• Peter, thank you. I think your comments are spot on. Many people interested in gender politics say the tide’s turning against militant feminists, but I think there’s a tsunami heading their way. It’s far off, and they have yet to understand it’s on the way. I for one can’t wait, and I look forward to them standing on the beach screeching at the tsunami as it approaches, thinking they can make it subside. Good luck with that strategy, ladies…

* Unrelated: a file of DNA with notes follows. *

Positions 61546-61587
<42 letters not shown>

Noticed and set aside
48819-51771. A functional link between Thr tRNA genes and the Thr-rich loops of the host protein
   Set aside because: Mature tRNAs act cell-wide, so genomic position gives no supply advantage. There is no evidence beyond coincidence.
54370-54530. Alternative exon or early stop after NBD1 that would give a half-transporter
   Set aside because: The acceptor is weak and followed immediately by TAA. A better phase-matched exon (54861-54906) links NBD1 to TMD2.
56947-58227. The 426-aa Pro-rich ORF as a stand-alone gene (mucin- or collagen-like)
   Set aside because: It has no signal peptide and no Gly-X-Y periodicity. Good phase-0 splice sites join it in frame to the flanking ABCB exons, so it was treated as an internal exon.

3. The attacks on men are a many headed beast occurring on all levels – justice and family justice, social and psychological, political and economic. The attacks are unapologetic and blatant and when challenged are dealt with by presenting some pretty thin supportive arguments. For such attacks to occur whether it be to push men towards self destruction, or to compel them into having unnecessary genital mutilation or to imprison and impoverish them, it takes a global effort by some very powerful and well financed forces. The politicans are being used as scapegoats and managers of this gross injustice. There is timid and patchy resistant, but it is extremely weak in the face of things. It feels like an invasion. Erin Pizzey is ‘right on the money’ in expressing her fears about the future.